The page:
The images you perceive are the shadows on your retina of whatever may be floating in the vitreous of that eye. Just google "circular floater" and their image bank.
1. The dark central portion and gray surroundings around it can come in general from the different types of shadows that can be cast on the retina by the light from the outside on that floating body, called umbra (the dark central portion) and penumbra (the lighter shadow around it). This you may know from solar eclipse phenomenon - where say the moon is between the earth and the sun, and there is a region of dark shadow of the moon on the earth (umbra where no light reaches) and lighter shadow (where some of the light rays from the sun reach but not all). The above is true of whatever the shape may be of the floating body, but the relative values of the dark and gray areas depend on the body's distance from the retina, as you can quickly see by the shadow of your finger casted on the wall, and moving your finger towards the wall.
2. Typical floaters are, indeed, like hair, cobwebs, gnats, etc., floating around in the vitreous (stuff between the lens in the front and the retina at the back). However, the specks can sometimes be something else, like, when I had retinal tear and retinal detachment, or after my retinal repair surgery, my dr said that if they are solid black dots or of some odd shaped black particles then they can be blood cells. This is something your dr needs to diagnose. I have seen exactly what you are saying - small black specks with gray circles. So you need to see an opthalmologist just to check if it is not due to something more serious.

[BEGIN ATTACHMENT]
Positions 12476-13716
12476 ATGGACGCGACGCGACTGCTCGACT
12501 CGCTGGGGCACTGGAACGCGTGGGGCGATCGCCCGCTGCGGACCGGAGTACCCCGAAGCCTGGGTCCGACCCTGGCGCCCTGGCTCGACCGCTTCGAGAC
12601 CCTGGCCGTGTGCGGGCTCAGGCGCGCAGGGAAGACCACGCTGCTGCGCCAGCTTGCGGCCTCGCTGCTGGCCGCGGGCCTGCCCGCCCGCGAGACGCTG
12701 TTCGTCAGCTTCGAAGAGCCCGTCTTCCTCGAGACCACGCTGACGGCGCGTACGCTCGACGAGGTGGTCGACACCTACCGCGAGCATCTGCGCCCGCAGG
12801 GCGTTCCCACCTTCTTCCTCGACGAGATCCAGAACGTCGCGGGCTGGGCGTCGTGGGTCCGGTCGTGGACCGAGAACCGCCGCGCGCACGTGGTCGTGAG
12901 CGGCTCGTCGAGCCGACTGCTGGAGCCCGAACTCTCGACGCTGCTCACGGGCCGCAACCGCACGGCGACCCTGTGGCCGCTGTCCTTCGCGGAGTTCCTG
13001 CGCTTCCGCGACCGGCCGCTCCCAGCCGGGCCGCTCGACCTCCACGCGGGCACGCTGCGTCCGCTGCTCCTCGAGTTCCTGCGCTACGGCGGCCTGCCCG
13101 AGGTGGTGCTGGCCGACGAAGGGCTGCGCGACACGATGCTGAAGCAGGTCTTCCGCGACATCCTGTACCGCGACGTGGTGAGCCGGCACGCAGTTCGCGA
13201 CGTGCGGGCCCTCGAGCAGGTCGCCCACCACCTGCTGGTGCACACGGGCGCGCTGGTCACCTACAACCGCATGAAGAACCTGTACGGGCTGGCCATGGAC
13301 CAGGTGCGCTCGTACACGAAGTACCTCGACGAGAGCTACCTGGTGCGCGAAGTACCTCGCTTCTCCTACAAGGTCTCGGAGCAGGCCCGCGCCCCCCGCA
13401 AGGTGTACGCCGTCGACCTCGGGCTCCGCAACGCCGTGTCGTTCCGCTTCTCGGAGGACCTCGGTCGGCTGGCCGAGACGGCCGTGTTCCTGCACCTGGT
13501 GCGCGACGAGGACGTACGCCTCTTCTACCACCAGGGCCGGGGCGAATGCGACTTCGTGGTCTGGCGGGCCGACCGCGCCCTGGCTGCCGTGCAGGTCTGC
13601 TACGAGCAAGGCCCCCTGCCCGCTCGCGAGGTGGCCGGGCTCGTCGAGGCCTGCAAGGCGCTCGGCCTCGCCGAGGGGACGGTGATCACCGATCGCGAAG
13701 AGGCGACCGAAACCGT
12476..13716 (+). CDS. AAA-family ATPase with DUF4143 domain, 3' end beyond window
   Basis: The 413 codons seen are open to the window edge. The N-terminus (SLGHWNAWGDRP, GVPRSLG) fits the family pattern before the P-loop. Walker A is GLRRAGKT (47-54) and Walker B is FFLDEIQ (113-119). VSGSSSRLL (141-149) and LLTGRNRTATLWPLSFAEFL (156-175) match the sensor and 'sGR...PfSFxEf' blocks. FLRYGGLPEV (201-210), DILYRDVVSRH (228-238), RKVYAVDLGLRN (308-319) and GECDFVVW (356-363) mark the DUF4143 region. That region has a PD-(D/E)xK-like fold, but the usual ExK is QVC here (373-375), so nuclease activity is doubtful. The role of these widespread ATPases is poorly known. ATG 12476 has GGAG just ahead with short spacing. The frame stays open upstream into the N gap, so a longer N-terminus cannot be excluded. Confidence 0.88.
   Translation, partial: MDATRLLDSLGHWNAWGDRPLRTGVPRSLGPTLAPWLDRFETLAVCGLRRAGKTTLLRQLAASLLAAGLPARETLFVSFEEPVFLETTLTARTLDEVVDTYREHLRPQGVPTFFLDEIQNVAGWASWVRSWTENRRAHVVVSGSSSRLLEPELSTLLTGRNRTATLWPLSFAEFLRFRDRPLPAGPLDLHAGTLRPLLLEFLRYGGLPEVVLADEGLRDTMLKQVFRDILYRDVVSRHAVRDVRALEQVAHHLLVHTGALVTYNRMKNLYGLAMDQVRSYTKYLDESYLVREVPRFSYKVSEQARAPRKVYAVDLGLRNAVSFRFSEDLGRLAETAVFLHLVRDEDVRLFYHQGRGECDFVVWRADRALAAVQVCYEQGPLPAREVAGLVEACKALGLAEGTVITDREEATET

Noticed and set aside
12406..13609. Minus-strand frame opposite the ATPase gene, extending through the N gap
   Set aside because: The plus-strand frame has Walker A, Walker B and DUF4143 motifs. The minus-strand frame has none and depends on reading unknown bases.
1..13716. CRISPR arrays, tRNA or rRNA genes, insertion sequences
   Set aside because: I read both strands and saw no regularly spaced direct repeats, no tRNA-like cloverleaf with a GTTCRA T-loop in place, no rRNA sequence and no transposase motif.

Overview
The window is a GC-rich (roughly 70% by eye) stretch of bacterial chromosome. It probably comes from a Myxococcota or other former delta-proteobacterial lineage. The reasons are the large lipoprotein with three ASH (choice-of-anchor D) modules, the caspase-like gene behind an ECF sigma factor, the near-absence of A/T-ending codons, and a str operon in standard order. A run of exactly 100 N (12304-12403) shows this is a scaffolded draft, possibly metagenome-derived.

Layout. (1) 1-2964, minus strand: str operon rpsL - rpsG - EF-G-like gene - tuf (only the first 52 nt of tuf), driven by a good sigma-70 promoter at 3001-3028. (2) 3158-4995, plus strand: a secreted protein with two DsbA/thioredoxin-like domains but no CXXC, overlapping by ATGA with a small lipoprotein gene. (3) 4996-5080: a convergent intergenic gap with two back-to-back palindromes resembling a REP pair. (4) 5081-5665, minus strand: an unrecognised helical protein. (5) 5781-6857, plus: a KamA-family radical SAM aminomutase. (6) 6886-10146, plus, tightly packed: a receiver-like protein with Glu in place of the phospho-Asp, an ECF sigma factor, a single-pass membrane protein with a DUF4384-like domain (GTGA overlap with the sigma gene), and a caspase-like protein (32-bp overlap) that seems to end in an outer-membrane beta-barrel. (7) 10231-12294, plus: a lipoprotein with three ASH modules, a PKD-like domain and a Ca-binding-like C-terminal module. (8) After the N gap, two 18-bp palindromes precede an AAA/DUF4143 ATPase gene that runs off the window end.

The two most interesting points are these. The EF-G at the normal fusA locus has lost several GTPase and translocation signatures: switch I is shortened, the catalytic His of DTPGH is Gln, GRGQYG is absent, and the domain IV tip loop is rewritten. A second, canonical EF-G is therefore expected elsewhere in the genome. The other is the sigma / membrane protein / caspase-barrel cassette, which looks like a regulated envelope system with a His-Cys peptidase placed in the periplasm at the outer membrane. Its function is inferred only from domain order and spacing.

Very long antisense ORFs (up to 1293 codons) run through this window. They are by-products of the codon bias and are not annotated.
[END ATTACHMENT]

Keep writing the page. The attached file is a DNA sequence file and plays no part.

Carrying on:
3. Lastly, talking about "circular" floaters, there is something called a "Weiss ring," which is much larger. A Weiss ring floater forms when the vitreous tissue that surrounds the optic nerve in the back of the eye separates from it and floats around freely in the vitreous humor - a process known as vitreous detachment.
Regardless, you need to see your opthalmologist first. It could just be innocuous floaters...